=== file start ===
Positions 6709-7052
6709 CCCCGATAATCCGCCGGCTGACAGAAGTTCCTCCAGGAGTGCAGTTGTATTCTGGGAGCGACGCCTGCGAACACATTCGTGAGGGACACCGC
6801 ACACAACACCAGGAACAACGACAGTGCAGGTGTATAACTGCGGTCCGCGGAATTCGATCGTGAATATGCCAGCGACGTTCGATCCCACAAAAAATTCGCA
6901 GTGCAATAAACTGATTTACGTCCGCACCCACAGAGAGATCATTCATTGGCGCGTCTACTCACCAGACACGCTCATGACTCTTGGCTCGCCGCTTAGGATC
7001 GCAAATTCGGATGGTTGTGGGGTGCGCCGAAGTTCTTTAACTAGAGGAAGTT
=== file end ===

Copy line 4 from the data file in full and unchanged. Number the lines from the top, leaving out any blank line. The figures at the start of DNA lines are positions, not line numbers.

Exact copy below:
6901 GTGCAATAAACTGATTTACGTCCGCACCCACAGAGAGATCATTCATTGGCGCGTCTACTCACCAGACACGCTCATGACTCTTGGCTCGCCGCTTAGGATC